All these harsh economic measures have made life miserable for the middle and lower-middle classes who comprise the majority of MQM supporters.
As against this, the MMA and the PPP, by criticizing the policies of the military rulers, successfully cashed the anti-government feeling prevailing among their supporters who came out to cast their votes in large numbers braving sizzling temperatures.
Another surprise of the general elections is the disappearance of the PML (Nawaz) from NA constituencies in the city. They party had two seats in the dissolved assembly. The PML (Q), which landed as the “King’s Party,” also failed to make any impact. Other parties which had also fielded candidates from the city with much fanfare included the Pakistan Awami Tehrik, Pakistan Tehrik-i-Insaf and National Alliance, but they were disappointed.
The MMA Sindh Information Secretary, Qari Mohammed Osman, has contested the result of NA-242 in which Abdul Rauf Siddiqui of the MQM has been declared the winner.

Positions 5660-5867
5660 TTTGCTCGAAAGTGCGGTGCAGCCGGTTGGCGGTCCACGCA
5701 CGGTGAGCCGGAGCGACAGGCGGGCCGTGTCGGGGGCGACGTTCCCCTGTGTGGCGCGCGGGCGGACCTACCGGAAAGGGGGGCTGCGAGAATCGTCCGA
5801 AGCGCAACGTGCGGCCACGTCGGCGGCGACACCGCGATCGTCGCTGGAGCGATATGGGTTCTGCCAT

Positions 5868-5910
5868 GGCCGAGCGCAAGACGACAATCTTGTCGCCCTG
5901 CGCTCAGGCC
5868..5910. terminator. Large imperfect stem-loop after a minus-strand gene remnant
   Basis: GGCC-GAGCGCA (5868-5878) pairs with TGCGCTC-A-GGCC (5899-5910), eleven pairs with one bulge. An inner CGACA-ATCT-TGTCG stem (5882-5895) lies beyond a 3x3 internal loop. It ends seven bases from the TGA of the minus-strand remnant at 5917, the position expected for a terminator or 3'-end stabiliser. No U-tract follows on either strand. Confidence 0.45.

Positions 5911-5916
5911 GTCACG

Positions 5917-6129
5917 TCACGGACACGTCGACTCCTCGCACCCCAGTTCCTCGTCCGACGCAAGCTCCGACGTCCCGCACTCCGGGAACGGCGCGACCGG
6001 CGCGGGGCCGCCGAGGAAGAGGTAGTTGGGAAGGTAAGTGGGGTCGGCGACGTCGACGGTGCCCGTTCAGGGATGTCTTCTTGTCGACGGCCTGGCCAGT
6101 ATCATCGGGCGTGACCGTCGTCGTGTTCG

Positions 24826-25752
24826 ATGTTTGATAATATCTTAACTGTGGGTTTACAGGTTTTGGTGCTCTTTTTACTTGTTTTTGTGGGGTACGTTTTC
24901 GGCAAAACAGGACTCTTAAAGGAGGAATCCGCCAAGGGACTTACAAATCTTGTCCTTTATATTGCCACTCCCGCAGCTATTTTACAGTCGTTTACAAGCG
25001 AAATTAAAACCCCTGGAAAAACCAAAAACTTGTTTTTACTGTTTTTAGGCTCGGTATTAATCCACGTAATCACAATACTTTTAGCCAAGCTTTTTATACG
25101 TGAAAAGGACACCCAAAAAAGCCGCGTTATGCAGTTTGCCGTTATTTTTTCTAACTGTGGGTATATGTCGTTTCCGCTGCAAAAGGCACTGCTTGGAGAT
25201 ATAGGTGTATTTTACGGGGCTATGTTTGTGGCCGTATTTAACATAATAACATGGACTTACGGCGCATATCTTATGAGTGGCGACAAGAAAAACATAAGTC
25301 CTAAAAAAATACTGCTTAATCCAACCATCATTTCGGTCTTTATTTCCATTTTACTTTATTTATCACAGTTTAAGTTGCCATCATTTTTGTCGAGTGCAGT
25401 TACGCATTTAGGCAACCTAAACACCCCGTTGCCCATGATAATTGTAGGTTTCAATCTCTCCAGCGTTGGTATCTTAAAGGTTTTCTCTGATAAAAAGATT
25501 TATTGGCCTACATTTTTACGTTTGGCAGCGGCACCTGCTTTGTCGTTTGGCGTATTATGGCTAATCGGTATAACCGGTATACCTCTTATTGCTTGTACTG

He said, in a statement faxed to Dawn, that the MMA candidate from the constituency, Maulana Shireen Mohammed, had won the seat in the result handed over to his political agents, while the MQM candidate was in the second place. But on Friday, after Friday prayers, in the result the MQM candidate was declared the winner.
Terming it a crude way of rigging and resort to dishonest practices, he said the MMA would never accept the “changed” result of NA-240.
HE SAID: “The announcement of result after more than 24 hours not only has proved partiality of the returning officer concerned, but also that the results have been engineered after removing ballot boxes from polling stations.”
The MMA leader demanded of the Chief Election Commissioner, Justice Irshad Hasan Khan, and the Provincial Election Commissioner, Halepota, to take notice “of the change of result and announce immediately the real result.”
In another petition, sent by the MMA candidate from NA-247, Hafiz Mohammed Taqi, to the Chief Election Commissioner, the MMA claimed that “goons” of the MQM on the polling day around 4:30 pm suddenly raided polling stations set up in different educational institutions in Liaquatabad and took over their control for more than an hour and packed ballot boxes ignoring protests by polling agents.